The ‘Africa’s Macroeconomic Performance and Outlook’ report released by African Development Bank Group (AFDB) detailed the economic activities and ongoing commercial projects in Africa with great emphasis on the GDP growth of various countries and regions in the continent.
“Africa’s top five performing economies before the covid-19 pandemic are expected to grow by over 5.5% on average in 2023-2024 and reclaim their position among the world’s ten fastest-growing economies. Those include Rwanda, which is projected to grow by 7.9%, Côte d’Ivoire by 7.1%, Benin by 6.4%, Ethiopia by 6.0%, and Tanzania by 5.6%.”
According the released paper the “estimates show that Africa’s average real gross domestic product slowed to 3.8 percent in 2022. The slowdown reflects the impact of downside factors including spillovers from rising geopolitical tensions, climate change risks, and the lingering impacts of COVID-19, which have been amplified by tightening of global financial conditions and the associated increase in domestic debt service costs. Despite the slowdown, Africa demonstrated continued resilience, with all but one country maintaining positive growth rates in 2022 and with stable outlooks in 2023 and 2024.”
“Africa’s growth rate is projected to average about 4 percent in 2023 and 2024, higher than the world’s projected averages of 2.7 percent and 3.2 percent, respectively.Tighter global financial conditions put pressure on African domestic currencies, raising the risk of already high inflation; but inflation is projected to ease in 2023 as countries sustain restrictive monetary and structural policies. Inflation is also expected to decline to single digits by 2024, even lower than the level preceding outbreak of COVID-19.”
Five African countries have a projected annual GDP growth rate of more than 5.5 percent and could return to the league of the world’s top 10 fastest-growing economies in 2022. The projected stability in medium-term growth largely reflects the benefits of policy support in Africa, the global efforts to mitigate the impacts of exogenous shocks and rising uncertainty, and the stable growth in Asia, one of Africa’s main trading partners.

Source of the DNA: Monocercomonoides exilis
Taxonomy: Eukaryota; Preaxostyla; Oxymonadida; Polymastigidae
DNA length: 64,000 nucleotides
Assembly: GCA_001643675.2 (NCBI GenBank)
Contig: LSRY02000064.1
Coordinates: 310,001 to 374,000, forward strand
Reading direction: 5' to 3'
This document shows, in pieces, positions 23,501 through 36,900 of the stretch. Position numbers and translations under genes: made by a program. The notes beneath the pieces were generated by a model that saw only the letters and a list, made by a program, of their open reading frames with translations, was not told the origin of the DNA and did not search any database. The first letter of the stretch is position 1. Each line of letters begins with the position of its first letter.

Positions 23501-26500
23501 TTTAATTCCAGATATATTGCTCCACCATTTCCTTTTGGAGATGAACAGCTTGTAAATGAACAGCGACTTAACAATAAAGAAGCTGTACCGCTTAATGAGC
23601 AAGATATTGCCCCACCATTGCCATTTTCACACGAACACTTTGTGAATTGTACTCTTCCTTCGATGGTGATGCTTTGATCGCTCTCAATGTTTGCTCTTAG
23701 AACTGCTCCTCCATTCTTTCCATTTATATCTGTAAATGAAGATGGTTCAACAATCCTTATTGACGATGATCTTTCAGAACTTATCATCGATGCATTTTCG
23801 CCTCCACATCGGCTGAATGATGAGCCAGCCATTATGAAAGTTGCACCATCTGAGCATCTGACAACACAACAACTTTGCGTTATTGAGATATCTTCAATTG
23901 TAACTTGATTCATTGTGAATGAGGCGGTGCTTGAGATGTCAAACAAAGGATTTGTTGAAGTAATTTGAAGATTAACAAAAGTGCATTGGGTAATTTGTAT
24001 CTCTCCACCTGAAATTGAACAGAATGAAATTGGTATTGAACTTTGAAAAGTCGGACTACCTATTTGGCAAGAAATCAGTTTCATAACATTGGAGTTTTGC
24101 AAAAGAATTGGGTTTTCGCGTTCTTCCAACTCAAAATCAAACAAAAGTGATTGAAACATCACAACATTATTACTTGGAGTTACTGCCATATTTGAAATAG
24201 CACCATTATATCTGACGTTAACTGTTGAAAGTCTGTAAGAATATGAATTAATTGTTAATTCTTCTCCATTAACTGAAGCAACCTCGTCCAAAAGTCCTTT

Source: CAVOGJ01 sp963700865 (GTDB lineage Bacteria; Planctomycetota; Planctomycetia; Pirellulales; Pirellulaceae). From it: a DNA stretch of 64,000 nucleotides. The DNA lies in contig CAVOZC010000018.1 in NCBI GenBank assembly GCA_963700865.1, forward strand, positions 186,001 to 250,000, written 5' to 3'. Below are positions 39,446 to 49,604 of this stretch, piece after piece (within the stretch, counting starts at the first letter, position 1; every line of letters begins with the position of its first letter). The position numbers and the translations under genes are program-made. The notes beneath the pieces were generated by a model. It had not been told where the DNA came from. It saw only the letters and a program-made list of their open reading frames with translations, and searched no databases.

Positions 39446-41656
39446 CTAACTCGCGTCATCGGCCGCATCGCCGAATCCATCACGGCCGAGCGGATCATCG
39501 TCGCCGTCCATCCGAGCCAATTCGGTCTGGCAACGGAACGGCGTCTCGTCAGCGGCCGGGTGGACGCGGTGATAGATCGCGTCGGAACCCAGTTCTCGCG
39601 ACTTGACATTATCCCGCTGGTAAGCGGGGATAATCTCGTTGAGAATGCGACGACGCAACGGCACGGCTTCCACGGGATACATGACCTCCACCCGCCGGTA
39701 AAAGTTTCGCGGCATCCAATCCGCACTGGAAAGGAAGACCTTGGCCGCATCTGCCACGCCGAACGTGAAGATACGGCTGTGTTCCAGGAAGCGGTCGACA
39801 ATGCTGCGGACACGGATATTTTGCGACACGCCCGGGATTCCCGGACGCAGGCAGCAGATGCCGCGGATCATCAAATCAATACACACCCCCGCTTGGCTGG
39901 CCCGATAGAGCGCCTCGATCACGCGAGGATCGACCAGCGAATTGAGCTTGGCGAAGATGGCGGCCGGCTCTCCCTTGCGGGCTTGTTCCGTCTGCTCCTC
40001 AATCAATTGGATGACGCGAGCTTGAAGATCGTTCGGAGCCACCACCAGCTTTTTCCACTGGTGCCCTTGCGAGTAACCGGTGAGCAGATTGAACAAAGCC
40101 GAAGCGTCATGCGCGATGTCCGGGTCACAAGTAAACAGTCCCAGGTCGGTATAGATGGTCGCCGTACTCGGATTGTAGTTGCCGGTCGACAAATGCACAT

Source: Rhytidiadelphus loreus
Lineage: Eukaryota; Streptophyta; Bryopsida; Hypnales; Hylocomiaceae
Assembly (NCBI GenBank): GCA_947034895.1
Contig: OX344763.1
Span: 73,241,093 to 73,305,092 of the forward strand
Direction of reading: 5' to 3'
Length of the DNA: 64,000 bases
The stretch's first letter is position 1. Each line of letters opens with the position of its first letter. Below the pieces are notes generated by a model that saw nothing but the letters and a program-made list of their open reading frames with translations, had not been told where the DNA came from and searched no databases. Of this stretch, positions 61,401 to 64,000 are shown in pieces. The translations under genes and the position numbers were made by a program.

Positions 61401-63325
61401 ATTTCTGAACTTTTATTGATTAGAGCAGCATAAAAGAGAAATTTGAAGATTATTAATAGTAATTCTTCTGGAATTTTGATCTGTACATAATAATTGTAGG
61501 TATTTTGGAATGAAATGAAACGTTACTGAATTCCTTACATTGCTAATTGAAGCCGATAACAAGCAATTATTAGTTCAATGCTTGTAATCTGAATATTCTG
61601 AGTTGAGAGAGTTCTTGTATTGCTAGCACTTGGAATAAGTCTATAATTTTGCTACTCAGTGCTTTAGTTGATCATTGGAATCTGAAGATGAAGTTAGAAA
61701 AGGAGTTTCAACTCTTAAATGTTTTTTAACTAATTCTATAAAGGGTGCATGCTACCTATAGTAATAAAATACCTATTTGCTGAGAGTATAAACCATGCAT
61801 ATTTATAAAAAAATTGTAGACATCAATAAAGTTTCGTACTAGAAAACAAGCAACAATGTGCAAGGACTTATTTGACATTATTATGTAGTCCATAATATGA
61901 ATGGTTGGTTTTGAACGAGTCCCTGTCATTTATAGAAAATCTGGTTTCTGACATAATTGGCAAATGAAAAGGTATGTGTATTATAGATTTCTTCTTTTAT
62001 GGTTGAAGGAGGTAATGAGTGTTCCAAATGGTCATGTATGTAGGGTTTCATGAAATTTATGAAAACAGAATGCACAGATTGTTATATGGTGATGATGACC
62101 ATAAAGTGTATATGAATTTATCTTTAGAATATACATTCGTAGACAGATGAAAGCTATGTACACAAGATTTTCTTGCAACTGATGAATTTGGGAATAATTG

African economies are indeed resilient. With 54 countries at different stages of growth, different economic structures, and diverse resource endowments, the passthrough effects of global shocks always differ by region and by country. Slowing global demand, tighter financial conditions, and disrupted supply chains therefore had differentiated impacts on African economies.”
It further stated that “Policy recommendations include a strategic mix of monetary, fiscal and structural policies to curb inflation while protecting the most vulnerable populations and economic sectors to continue to spur growth; strategic industrial policies needed to correct market failures, drive export orientation, and encourage healthy competition in key sectors; policies to boost regional trade to enhance resilience to spillovers from the global economic slowdown and reduce persistent trade deficits; and policies that can mobilize and leverage private sector financing for development in Africa.
The report reiterates the call for accelerated implementation of structural reforms to enhance government-enabled private sector industrialization in key sectors: in agriculture and agribusiness; in climate-smart and just energy transitions; in value chain development in natural resource sectors, especially in minerals for green development; in quality health care infrastructure and pharmaceutical industries. in digitalization and e-governance; and more.”